Acne and risk of prostate cancer

Authors

  • Siobhan Sutcliffe,

    1. Department of Epidemiology, Johns Hopkins Bloomberg School of Public Health, Baltimore, MD
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  • Edward Giovannucci,

    1. Departments of Nutrition and Epidemiology, Harvard School of Public Health, Boston, MA
    2. Channing Laboratory, Department of Medicine, Brigham and Women's Hospital and Harvard Medical School, Boston, MA
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  • William B. Isaacs,

    1. James Buchanan Brady Urological Institute, Johns Hopkins Medical Institutions, Baltimore, MD
    2. Sidney Kimmel Comprehensive Cancer Center, Johns Hopkins Medical Institutions, Baltimore, MD
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  • Walter C. Willett,

    1. Departments of Nutrition and Epidemiology, Harvard School of Public Health, Boston, MA
    2. Channing Laboratory, Department of Medicine, Brigham and Women's Hospital and Harvard Medical School, Boston, MA
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  • Elizabeth A. Platz

    Corresponding author
    1. Department of Epidemiology, Johns Hopkins Bloomberg School of Public Health, Baltimore, MD
    2. James Buchanan Brady Urological Institute, Johns Hopkins Medical Institutions, Baltimore, MD
    3. Sidney Kimmel Comprehensive Cancer Center, Johns Hopkins Medical Institutions, Baltimore, MD
    • Department of Epidemiology, Rm. E6132-A, Johns Hopkins Bloomberg School of Public Health, 615 North Wolfe Street, Baltimore, MD 21205, USA
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Abstract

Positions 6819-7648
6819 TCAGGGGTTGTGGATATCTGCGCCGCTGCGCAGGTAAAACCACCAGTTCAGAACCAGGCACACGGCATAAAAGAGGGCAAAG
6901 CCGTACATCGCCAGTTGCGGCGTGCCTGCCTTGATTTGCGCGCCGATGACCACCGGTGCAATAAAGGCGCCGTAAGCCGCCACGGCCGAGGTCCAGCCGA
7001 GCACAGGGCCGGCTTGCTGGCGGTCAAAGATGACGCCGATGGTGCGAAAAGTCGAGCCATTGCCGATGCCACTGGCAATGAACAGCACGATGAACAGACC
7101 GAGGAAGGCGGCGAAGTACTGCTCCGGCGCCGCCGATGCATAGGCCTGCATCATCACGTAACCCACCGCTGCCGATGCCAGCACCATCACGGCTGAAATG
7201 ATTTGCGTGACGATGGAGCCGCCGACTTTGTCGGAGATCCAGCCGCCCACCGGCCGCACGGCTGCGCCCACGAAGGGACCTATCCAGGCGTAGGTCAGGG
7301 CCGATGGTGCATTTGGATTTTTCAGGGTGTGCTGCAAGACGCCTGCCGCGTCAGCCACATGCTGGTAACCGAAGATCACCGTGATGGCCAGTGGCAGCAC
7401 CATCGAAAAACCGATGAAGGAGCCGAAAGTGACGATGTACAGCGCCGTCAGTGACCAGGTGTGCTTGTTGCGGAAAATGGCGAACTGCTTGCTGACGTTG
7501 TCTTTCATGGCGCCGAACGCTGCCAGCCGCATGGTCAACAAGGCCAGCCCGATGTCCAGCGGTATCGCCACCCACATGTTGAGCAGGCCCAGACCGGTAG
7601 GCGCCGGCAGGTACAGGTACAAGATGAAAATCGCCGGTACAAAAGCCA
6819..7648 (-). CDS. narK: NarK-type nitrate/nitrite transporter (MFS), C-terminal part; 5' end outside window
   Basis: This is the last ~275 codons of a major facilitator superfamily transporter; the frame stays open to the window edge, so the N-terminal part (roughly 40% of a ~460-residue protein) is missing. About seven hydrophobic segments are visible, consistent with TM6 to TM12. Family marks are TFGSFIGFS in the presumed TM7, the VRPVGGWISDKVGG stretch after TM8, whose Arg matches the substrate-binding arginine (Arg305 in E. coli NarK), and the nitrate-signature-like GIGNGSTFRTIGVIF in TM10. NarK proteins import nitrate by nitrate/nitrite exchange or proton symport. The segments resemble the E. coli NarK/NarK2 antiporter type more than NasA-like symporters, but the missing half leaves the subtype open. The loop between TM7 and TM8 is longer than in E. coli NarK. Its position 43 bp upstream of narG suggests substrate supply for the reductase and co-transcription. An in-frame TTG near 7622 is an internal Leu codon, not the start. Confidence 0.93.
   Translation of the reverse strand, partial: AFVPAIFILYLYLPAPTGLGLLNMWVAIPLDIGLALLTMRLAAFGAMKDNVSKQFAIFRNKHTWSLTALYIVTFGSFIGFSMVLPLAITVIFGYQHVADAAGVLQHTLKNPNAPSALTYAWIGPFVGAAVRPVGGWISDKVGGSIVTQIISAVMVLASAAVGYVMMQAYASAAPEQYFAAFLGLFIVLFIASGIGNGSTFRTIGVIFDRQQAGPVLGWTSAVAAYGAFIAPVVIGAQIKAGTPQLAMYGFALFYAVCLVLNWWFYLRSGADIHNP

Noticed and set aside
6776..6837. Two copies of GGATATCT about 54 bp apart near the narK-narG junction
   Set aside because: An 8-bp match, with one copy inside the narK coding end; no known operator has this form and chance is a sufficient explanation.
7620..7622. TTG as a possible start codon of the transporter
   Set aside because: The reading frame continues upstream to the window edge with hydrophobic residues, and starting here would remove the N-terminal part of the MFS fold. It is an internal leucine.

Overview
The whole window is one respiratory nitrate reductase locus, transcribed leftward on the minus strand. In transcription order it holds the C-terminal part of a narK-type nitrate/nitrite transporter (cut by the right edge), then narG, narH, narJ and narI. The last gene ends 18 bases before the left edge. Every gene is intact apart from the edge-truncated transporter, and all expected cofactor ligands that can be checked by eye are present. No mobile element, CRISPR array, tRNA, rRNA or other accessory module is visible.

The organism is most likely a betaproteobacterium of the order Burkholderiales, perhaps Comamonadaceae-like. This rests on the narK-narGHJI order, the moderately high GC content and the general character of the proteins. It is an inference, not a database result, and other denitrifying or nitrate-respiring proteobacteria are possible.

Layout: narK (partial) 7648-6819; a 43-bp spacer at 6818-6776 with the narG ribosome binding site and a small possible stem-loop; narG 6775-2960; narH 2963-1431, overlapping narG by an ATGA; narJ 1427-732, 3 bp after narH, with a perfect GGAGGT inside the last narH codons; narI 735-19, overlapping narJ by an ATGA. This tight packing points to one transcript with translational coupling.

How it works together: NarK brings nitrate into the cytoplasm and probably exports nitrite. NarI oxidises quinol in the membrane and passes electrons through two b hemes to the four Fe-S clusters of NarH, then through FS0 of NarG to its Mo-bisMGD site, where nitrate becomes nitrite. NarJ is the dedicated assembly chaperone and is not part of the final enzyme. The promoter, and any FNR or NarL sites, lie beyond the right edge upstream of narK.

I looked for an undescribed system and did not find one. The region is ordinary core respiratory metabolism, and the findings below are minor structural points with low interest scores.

In a recent study, prostatectomy specimens from which Propionibacterium acnes was cultured were more likely to have inflammation than culture-negative specimens or specimens positive for other bacteria, leading the authors to hypothesize that P. acnes-mediated inflammation may contribute to prostate carcinogenesis. To indirectly explore associations between P. acnes and prostate cancer, we investigated severe acne, as measured by tetracycline use for 4 or more years, in relation to incident prostate cancer in the Health Professionals Follow-up Study. On the 1992 follow-up questionnaire, participants were asked whether they had ever used “tetracycline for at least 2 months at a time (e.g., for acne or other reason)” and their duration of use. Prostate cancer diagnoses were ascertained on each subsequent biennial questionnaire and confirmed by medical record review. Between 1992 and 2002, 2,147 cases of prostate cancer were reported among 34,629 eligible participants. Men who used tetracycline for 4 or more years had a significantly higher risk of prostate cancer (16 cases, 1,569 person-years) than men who did not use tetracycline (2,071 cases, 304,822 person-years, multivariable-adjusted RR = 1.70, 95% CI: 1.03–2.80). Although intriguing, this finding should be viewed cautiously because of the small number of exposed cases, indirect assessment of severe acne, and complex etiology of acne, which is not limited to P. acnes infection. Therefore, additional biologic and epidemiologic studies are necessary to determine and elucidate the possible role of P. acnes infection in prostate carcinogenesis. © 2007 Wiley-Liss, Inc.

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